Dark River of Stars

An amazing thing has happened, my work has been chosen to be shown in the Oregon Governor’s office and it is a great honor to be chosen…scroll down for the full press release…Wahoo!!

Dark River of LIght

Paulann’s website is here http://www.paulann.net and Laurie Weiss’s site http://www.blackdogbookarts.com/ 

This is a photo of myself, the book binder Laurie Weiss and the Poet Laureate of Oregon, Paulann Petersen who was a friend before she was famous….I am so pleased to feature her poems in my prints. The price of the book is $350 so about $25 a print….a very good deal as I usually sell one print for this price. I think bookmakers work way too cheap! But I go with the flow, it is a labor of love. We will be showing the book at Waterstone Gallery in Portland, OR in the month of June…the opening party is the 6th at 424 NW Glisan…so come on down.  The party for the Governors office is on the 24th of May so hope to see many friends at one of these openings.

For Immediate Release

May 7, 2012

Contact:          Meagan Atiyeh, Oregon Arts Commission, (503) 986-0084

Meryl Lipman, Oregon Cultural Trust (503) 986-0081

Leslie Roth, Office of the Governor, (503) 986-6520


Bilingual Light II, Barbara Mason Exhibit in the Governor’s Office

Artwork on View May 4 – July 10, 2012; Artists’ Reception May 24


Salem, OR – Oregon artist Barbara Mason’s exhibit, Bilingual Light II, opened in the Governor’s Office at the State Capitol on Friday, May 4. An artists’ reception honoring Mason and State Poet Laureate Paulann Petersen, sponsored by the Oregon Arts Commission and Oregon Cultural Trust, will take place in the Governor’s Office on Thursday, May 24, 3:30-5pm.


Bilingual Light II combines Mason’s abstract visual art and Petersen’s lyrical poetry in a series of  solar plate intaglio prints. Mason uses black, white and solar plate intaglio to produce resonant sketches that meld with each line of Petersen’s poetry.  To create each work, Mason works on clear acetate with crayon, ink and china maker pencils. She then transfers the image onto a plate using UV light. The plate is hardened in the sun and printed as a traditional etching plate.  The titles of each Mason piece are taken from a line of Petersen’s poetry.


Barbara Mason works in Aloha. An arts advocate since 1976, she has studied at University of Washington, Oregon College of Arts and Crafts, Portland State University, Pacific Northwest College of Art, and Marylhurst University.  Mason has served on the boards of the Gordon Gilkey Center for Graphic Arts at the Portland Art Museum; Art in the Pearl; Crow’s Shadow Center for the Arts, and Print Arts Northwest. She is co-owner of Atelier Meridian, a full service printmaking studio in Portland. She currently serves on the Cultural Coalition of Washington County and the board of the Washington County Museum. Mason’s work appears in the Portland Art Museum; Crow’s Shadow Center for the Arts; The Spencer Museum of Art in Lawrence, Kansas; The New York Public Library Collection; the Hallie Ford Museum of Art at Willamette, and in the collection of Jordon Schnitzer.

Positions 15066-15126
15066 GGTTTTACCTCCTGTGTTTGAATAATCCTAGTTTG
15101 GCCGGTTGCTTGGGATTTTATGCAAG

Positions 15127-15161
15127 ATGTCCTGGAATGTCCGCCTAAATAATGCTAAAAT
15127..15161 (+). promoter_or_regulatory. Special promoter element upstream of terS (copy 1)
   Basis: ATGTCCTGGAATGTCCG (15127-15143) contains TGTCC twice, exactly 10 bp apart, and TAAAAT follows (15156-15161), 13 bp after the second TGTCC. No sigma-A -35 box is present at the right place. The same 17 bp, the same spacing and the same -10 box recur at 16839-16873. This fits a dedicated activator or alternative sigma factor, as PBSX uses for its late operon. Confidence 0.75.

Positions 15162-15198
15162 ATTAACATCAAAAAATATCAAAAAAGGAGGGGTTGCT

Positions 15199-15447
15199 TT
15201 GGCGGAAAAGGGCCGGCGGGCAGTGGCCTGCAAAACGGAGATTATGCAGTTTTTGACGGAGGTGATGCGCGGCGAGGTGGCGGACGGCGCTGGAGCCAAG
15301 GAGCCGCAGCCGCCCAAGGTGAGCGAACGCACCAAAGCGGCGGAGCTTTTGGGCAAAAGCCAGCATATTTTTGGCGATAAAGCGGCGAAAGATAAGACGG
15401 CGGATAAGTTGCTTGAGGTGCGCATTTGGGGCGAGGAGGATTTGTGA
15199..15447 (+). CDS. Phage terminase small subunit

The Art in the Governor’s Office Program honors selected artists by exhibiting their work in the Governor’s Office reception area in the State Capitol.  Only professional, living Oregon artists are considered, and an exhibit in the Governor’s office is considered a lifetime achievement.   Artists previously shown in the Governor’s office include Henk Pander, Michele Russo, Manuel Izquierdo, James Lavadour, Margot Thompson, Gordon Gilkey, and Yuji Hiratsuka.


The Oregon Arts Commission provides leadership, funding and arts programs through its grants, special initiatives and services. Nine commissioners, appointed by the Governor, determine arts needs and establish policies for public support of the arts. The Arts Commission became part of the Oregon Business Development Department in 1993 in recognition of the expanding role the arts play in the broader social, economic and educational arenas of Oregon communities. In 2003, the Oregon legislature moved the operations of the Oregon Cultural Trust to the Arts Commission, streamlining operations and making use of the Commission’s expertise in grant-making, arts and cultural information and community cultural development.


The Arts Commission is supported with general funds appropriated by the Oregon legislature, federal funds from the National Endowment for the Arts and funds from the Oregon Cultural Trust.